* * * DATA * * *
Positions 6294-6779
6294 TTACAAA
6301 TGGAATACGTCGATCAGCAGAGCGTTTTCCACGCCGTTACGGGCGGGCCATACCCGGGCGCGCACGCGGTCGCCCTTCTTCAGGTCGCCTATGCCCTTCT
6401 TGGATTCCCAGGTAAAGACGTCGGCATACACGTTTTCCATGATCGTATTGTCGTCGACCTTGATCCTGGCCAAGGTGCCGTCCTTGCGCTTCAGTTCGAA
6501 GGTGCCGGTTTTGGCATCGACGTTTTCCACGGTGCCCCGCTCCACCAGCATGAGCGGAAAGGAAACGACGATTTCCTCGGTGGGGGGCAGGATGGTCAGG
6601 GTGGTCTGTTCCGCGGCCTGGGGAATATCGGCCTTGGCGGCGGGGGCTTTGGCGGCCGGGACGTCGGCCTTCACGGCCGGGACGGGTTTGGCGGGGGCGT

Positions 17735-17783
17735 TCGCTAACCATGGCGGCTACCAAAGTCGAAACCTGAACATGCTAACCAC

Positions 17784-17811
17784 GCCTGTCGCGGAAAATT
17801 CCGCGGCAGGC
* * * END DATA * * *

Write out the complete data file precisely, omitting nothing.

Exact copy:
Positions 6294-6779
6294 TTACAAA
6301 TGGAATACGTCGATCAGCAGAGCGTTTTCCACGCCGTTACGGGCGGGCCATACCCGGGCGCGCACGCGGTCGCCCTTCTTCAGGTCGCCTATGCCCTTCT
6401 TGGATTCCCAGGTAAAGACGTCGGCATACACGTTTTCCATGATCGTATTGTCGTCGACCTTGATCCTGGCCAAGGTGCCGTCCTTGCGCTTCAGTTCGAA
6501 GGTGCCGGTTTTGGCATCGACGTTTTCCACGGTGCCCCGCTCCACCAGCATGAGCGGAAAGGAAACGACGATTTCCTCGGTGGGGGGCAGGATGGTCAGG
6601 GTGGTCTGTTCCGCGGCCTGGGGAATATCGGCCTTGGCGGCGGGGGCTTTGGCGGCCGGGACGTCGGCCTTCACGGCCGGGACGGGTTTGGCGGGGGCGT

Positions 17735-17783
17735 TCGCTAACCATGGCGGCTACCAAAGTCGAAACCTGAACATGCTAACCAC

Positions 17784-17811
17784 GCCTGTCGCGGAAAATT
17801 CCGCGGCAGGC